I haven’t been posting this summer because of family issues with my daughter’s health. But, she is doing very, very well and it is time for me to re-engage the creative side of my brain.
I haven’t been negligent of my writing. I am finishing up the final edit for “The 11th Demon: The Ark of Chaos” and it will be available hopefully by late October. It will not be available in the usual traditional sense but you will be able to purchase it through bookstores, Amazone, B&N, etc. Now that I am no longer beholden to my previous publisher, I have much more freedom to tell the story the way I want to.
For instance, my previous two books suffered from the word limit demon (pardon the pun). I had to constrain my story to fit 75000 words. That required cutting major story elements and, in some cases, entire characters to fit the required word limit. While I don’t plan on going all Harry Potter on my readers and make the next books 700+ words, I have extended the upcoming book from 75000 to 90000 words.
I am back in the world of self-publishing and it is much different from the first time I self-published back in 2006. Self-publishing has gained in reputation since then. To give you an example, I ran my dilemma by Michael Hyatt back in February. If you don’t know who Michael Hyatt is, go to his website. He was former CEO of Thomas Nelson and has launched his own brand teaching authors how to communicate and how to build a platform for their work. I met him at the first annual Platform conference. Michael took one look at my previous two books in the Jonathan Steel Chronicles and quickly, confidently without hesitation told me to self-publish. This came from a man who was once the CEO of one of the largest Christian publishers in the world!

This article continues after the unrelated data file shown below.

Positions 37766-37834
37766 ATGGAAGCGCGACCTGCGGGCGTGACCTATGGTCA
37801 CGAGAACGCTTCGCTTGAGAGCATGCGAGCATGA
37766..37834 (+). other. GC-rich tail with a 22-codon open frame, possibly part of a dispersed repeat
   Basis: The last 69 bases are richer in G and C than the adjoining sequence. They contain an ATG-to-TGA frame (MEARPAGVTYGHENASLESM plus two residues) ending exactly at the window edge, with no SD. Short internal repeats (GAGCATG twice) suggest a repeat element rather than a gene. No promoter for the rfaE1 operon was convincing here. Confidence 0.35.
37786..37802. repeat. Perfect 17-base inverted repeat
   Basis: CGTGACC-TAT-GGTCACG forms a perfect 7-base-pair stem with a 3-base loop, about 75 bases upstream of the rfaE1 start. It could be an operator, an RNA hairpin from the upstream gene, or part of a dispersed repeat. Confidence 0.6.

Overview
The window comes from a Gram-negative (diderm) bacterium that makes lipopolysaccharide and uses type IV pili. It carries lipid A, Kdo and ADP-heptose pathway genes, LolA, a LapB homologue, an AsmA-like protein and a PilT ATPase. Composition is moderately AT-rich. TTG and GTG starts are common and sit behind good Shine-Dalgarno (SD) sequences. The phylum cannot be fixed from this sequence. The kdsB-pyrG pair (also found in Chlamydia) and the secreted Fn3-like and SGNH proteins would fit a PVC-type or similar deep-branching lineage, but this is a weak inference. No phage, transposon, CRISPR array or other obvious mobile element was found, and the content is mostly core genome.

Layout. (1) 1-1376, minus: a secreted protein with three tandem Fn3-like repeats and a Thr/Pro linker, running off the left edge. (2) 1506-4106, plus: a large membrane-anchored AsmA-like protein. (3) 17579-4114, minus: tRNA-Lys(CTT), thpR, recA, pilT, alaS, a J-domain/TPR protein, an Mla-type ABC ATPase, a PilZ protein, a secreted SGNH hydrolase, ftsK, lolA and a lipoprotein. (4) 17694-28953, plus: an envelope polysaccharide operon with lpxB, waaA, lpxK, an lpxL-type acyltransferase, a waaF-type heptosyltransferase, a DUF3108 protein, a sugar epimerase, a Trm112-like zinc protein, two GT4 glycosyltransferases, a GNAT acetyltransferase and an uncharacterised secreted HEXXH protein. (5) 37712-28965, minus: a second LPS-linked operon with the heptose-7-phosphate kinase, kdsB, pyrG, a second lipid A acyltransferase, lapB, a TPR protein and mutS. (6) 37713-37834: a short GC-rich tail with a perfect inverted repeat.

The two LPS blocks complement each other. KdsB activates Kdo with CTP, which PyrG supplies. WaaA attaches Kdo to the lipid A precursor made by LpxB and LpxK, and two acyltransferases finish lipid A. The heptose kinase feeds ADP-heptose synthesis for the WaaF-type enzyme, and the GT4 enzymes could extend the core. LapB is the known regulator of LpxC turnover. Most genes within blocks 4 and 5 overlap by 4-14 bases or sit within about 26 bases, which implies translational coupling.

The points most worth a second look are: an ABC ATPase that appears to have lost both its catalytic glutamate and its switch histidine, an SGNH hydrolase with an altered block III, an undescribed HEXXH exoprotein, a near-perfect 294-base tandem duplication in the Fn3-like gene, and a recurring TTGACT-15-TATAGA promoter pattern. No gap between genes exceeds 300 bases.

For a while, I pursued traditional publishing for the third book and met with half-hearted response. I don’t want to disparage my previous traditional publisher, but I think today’s tp’s don’t know how to effectively market Christian speculative fiction. Michael Hyatt made the comment this is the fastest growing sub-genre in Christian publishing. I have discussed problems with this genre in previous posts, the least being that bookstores don’t know where to put these books — Christian publishing or secular publishing areas.
So, it is up to those of us who write such books to decide if we cave in to the poor sales and poor marketing and little recognition or do we press on and continue to write the books God has placed on our hearts and minds. Authors such as Greg Mitchell, Mike Duran, Mike Dellosso, Marc Schooley, Linda Rios Brook, and Conlan Brown write speculative fiction and their works are fantastic, awe inspiring, moving, and wildly imaginative. Their books should be flying off the shelves. Instead, like me, they are struggling with balancing day jobs and writing supernatural thrilling stories that are trying to break their way out of our brains onto the written page.
Here is my plea. Check out the Christian speculative fiction market. But some books. Buy lots of books. Support your favorite Christian speculative fiction author and I’m not just talking about the giants such as Ted Dekker or Frank Peretti or Tosca Lee. Look for us little guys and gals who are struggling and promise to give you a good story — a great read that is wildly imaginative, thrilling, and yet, ultimately redemptive.
Give us a chance!
Buy one of our books as summer comes to a close and then post a review on Amazon or on your blog or your website. Help us flood American readers with the kind of thrilling supernatural stories the world is craving but with a different twist — a Christian worldview. Do that, and we will go a long way to changing the world’s attitudes — changing the world’s perception of reality — and showing the world the light and love of Christ!